Having helped to lead a successful rescue of 20,000 oiled penguins during a spill off South Africa in 2000, Stout was unfazed by the geographical enormity of the challenge she faced in the Gulf. Within a month—and after carefully analyzing the spill data she was receiving daily from BP, the Coast Guard, and the US Fish and Wildlife Service—she and the other 12 full-time staffers at Tri-State moved quickly to launch wild-bird rehabilitation centers in the four states (Louisiana, Mississippi, Alabama, and Florida) most affected by the event.

At the centers, long-established veterinary guidelines for rehabbing oiled birds called for first “stabilizing” the birds by examining them for dehydration, starvation, and injuries such as damaged wings or eyes. Once the birds were medically stable (usually within a few days of being brought to a center), they could be washed clean in specially designed tanks.

After a typical rehab of two to three weeks, the rejuvenated birds—mostly northern gannets and brown pelicans, both of which are vulnerable to surface oil when diving for food—were released back into the wild.

“For the younger birds, early release is extremely important,” said Stout.  “These are fledglings, and it’s important for them to get back out there learning how to be a pelican.”

A Pittsburgh native who fell in love with wild birds in grade school (“I was the kid in the neighborhood everyone called if a bird hit a window”), Stout majored in animal science at Virginia Tech, then immediately signed on as a veterinarian-in-training at Penn.

“The course work was helpful in many ways,” she remembers, “but I think I got the most out of the internships I did at local zoos and at Tri-State. For a veterinarian, working with the animals—up close and personal—is the key to learning the ropes, and Penn gave me a chance to do that. So I think it’s kind of cool that our wildlife vet at Tri-State, Dr. Erica Miller, is now teaching a course at Penn in wildlife medicine.”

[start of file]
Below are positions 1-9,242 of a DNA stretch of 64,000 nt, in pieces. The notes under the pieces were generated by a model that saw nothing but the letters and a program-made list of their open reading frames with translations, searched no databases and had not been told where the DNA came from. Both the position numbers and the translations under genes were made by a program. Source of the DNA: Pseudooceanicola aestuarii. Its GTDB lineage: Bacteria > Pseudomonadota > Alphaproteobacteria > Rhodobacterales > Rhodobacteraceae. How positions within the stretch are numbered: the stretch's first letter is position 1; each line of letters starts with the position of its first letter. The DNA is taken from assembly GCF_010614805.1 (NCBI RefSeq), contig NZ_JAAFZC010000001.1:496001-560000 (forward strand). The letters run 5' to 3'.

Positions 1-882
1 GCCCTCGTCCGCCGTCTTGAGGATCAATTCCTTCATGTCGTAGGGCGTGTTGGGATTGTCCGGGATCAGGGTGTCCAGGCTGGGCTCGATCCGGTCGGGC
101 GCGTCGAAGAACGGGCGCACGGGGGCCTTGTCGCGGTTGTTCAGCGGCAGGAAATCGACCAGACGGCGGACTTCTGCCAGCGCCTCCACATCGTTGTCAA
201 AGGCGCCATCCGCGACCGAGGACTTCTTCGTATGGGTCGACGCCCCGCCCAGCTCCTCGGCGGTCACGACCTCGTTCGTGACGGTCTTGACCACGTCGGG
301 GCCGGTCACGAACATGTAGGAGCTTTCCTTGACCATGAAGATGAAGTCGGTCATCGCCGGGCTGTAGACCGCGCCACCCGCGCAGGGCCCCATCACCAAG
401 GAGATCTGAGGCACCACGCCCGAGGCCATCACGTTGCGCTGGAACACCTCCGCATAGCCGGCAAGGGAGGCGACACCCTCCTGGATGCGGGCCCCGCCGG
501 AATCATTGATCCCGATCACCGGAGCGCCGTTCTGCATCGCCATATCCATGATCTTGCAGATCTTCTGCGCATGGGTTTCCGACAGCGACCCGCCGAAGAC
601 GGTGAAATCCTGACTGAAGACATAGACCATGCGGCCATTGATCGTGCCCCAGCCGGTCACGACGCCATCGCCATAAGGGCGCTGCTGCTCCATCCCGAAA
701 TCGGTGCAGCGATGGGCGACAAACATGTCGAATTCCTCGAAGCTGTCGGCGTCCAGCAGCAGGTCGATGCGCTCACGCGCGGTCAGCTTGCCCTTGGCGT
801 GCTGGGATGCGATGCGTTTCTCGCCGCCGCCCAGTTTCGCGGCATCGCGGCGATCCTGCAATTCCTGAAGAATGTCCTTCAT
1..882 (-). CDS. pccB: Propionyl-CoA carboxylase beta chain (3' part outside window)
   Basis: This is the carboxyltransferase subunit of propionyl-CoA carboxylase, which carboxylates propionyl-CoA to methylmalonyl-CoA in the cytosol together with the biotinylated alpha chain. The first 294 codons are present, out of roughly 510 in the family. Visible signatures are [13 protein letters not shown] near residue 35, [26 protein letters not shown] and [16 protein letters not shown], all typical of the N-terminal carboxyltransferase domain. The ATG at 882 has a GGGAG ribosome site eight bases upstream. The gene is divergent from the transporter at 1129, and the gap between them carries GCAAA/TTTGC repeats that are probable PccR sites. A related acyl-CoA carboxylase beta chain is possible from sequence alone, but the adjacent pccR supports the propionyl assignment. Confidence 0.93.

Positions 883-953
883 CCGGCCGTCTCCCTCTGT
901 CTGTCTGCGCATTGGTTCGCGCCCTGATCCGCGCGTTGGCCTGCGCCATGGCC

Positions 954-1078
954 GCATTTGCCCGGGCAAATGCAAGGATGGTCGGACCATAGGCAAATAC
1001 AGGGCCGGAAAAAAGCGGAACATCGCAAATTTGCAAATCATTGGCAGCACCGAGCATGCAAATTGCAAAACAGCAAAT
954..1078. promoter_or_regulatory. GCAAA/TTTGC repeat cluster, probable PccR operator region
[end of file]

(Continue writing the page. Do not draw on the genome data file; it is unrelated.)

Although Stout believes that the “jury is still out” on the ultimate impact of the spill, she says she’s encouraged by the federal environmental data she’s seen so far. As of early September, about 5,700 wild birds had died in the region due to injuries caused by the spill. Another 3,000 or so oiled birds had been collected alive, with more than two-thirds of them rehabbed and released.

“Up to now, I think we’ve been fortunate,” says Stout, whose idea of a good time is kayaking a wild river or hiking over a snowy mountain. “Thanks to the wide geographical range of the spill, the toxic impact has been less. The impact could have been much more devastating.

“But whether we save one bird or 20,000, we have to make the effort. If we as humans caused this problem, we have to fix it. For me, rescuing injured birds is a moral issue, and I really don’t think there’s a way to determine how much a bird is worth. How do you put a price tag on the life of a bird?”

—Tom Nugent